Construction companies working on Daniel Island are focused on maintaining strict guidelines for the safety of the community. Robert Crawford, president and owner of Renaissance South Construction, has made numerous changes during the crisis, including installing sanitary hand-washing sinks on construction sites.
“I just want everyone to know how seriously we are all taking this as an industry. I know there is a lot of construction going on right now on Daniel Island. With all of the trucks and activity, it is easy for residents to feel like it’s just business as usual,” he said. “There are a lot of things being done behind the scenes to protect the best interests and health of our clients, our employees and all of our trades/vendors.”
Kevin C. Reed Construction continues to work with limited in-person client contact. Although county and city offices are closed to the public, much of the staff continues to work remotely. Owner Kevin Reed makes sure employees and subcontractors adhere to social distancing protocol and take precautions to keep clients safe.
Reed suggests people considering construction projects should start planning now.
“I believe when this is over there is going to be a big backlog of work,” he said. “I think many of the standard lead times are going to double and triple.”
Prior to the stay-at-home order, Nathan Delpino of Delpino Custom Homes set up remote access for virtual meetings. “It has been a trying time for everyone making the adjustments necessary to make sure we're staying safe during this time,” Delpino said. “As a construction company, we've been able to continue working and to do so safely. We've put a major focus on limiting the number of subs and employees on the job site at the same time.”
Paul Kennedy, president of Kennedy Richter Construction, says it’s hard to know the long-term effects of the crisis.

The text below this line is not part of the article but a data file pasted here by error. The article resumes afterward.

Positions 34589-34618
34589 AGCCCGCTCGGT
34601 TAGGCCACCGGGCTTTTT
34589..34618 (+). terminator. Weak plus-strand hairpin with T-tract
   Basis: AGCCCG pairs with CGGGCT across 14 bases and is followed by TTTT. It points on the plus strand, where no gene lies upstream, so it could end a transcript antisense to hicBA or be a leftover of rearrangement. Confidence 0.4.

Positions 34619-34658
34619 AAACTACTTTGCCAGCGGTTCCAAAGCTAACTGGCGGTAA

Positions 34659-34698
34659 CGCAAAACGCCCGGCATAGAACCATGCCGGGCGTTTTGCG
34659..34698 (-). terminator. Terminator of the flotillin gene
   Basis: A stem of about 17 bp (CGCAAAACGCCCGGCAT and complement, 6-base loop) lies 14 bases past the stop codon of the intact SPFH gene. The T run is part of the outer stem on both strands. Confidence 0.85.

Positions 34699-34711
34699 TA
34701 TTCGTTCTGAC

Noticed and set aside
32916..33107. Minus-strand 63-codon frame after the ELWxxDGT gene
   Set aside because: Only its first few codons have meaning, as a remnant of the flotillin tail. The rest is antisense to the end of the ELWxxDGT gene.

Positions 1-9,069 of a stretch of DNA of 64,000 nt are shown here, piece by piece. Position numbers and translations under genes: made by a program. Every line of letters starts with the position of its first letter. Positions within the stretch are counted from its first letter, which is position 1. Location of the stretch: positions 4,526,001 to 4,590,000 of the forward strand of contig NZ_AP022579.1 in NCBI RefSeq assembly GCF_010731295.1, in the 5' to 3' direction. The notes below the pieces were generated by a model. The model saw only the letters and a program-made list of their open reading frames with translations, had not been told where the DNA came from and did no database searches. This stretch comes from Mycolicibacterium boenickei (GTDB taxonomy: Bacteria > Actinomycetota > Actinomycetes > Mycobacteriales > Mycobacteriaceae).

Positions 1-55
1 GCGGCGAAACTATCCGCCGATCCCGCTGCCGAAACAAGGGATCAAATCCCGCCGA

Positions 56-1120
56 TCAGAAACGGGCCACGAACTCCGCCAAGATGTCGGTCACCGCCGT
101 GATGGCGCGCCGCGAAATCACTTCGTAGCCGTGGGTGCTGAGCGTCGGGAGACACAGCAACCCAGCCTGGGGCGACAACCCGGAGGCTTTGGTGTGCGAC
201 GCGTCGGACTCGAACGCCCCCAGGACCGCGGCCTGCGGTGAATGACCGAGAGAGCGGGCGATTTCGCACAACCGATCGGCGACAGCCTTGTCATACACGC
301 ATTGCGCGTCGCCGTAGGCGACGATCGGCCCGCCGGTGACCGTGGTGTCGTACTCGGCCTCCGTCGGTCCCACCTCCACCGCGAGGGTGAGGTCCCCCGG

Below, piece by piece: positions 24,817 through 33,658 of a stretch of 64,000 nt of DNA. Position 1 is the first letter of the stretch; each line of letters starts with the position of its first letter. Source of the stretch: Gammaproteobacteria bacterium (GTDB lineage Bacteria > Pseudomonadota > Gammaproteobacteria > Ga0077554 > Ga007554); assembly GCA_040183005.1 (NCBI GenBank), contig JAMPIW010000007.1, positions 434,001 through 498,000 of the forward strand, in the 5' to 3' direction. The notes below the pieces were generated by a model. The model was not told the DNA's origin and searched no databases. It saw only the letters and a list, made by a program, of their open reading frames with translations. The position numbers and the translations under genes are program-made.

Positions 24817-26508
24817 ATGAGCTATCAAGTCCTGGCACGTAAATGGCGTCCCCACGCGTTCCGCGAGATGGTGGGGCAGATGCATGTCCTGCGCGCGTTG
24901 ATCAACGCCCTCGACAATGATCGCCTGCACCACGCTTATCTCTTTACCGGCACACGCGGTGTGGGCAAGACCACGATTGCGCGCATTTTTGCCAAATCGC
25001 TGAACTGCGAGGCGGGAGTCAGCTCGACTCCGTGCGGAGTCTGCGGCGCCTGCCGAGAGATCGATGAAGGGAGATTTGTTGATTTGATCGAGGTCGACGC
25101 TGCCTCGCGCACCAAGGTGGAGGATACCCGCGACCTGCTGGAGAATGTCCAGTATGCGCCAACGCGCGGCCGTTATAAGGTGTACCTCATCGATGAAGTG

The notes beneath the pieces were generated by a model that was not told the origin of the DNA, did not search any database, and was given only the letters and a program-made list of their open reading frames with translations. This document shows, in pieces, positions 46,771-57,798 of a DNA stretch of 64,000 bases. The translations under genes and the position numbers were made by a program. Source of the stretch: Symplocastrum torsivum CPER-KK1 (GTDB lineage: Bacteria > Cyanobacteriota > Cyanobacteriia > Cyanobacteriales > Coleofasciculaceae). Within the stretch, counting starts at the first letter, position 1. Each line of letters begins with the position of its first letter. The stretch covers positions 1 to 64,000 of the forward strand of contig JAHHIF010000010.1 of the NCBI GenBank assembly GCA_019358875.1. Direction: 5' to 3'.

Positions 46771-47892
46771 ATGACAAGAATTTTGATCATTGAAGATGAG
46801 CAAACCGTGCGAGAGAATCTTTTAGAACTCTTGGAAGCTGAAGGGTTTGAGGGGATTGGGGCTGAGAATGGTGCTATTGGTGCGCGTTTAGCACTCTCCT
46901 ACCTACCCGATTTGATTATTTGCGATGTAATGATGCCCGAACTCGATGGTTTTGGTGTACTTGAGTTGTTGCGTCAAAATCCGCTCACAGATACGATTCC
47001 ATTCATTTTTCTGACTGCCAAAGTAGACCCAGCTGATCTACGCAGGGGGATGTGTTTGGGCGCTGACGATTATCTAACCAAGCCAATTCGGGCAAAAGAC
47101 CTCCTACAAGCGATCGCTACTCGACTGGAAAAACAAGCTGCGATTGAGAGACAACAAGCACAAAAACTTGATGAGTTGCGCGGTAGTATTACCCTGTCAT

“We are seeing that some clients are delaying projects and others are proceeding forward. We have teamed up with some new technology groups here locally to start a sanitation division to go along with our standard construction cleaning. We believe that these new methods of sanitation will be the new normal,” explained Kennedy.
Phil Singletary, owner of Air Care Services, has seen slumps and surges in business since the pandemic started. “We have definitely seen a decline in short-term rentals. However, since the coronavirus has affected non-essential workers, which has so many people working from home, HVAC systems are running more than they normally would, [it’s] led to more service calls from homeowners.”
Joe Huotari, owner of Digital Video of Charleston, says the crisis has adversely affected his business.
“Most of the changes due the COVID-19 virus are from the stock market instability. People feel they do not have the money to start or complete projects. Clients are very reluctant to allow us into their homes. We’ve had seven cancellations this week,” said Huotari. The company has strict safety protocols for customers requiring services.
Julie Colson, co-owner at Resort Maintenance Inc., says the pandemic has drastically affected their business when it comes to property maintenance, remodeling projects, heating and air services. Because of the COVID-19 induced slowdown, employee hours have been cut. Colson and her husband, Kevin, are working hard to help customers and also take care of their employees.
“As of right now, Kevin and I have made the decision to ensure all our employees get their 40-hours of pay per week, whether working or at home. This is where the Paycheck Protection Program Loan will be so vital to keep our doors open,” she explained.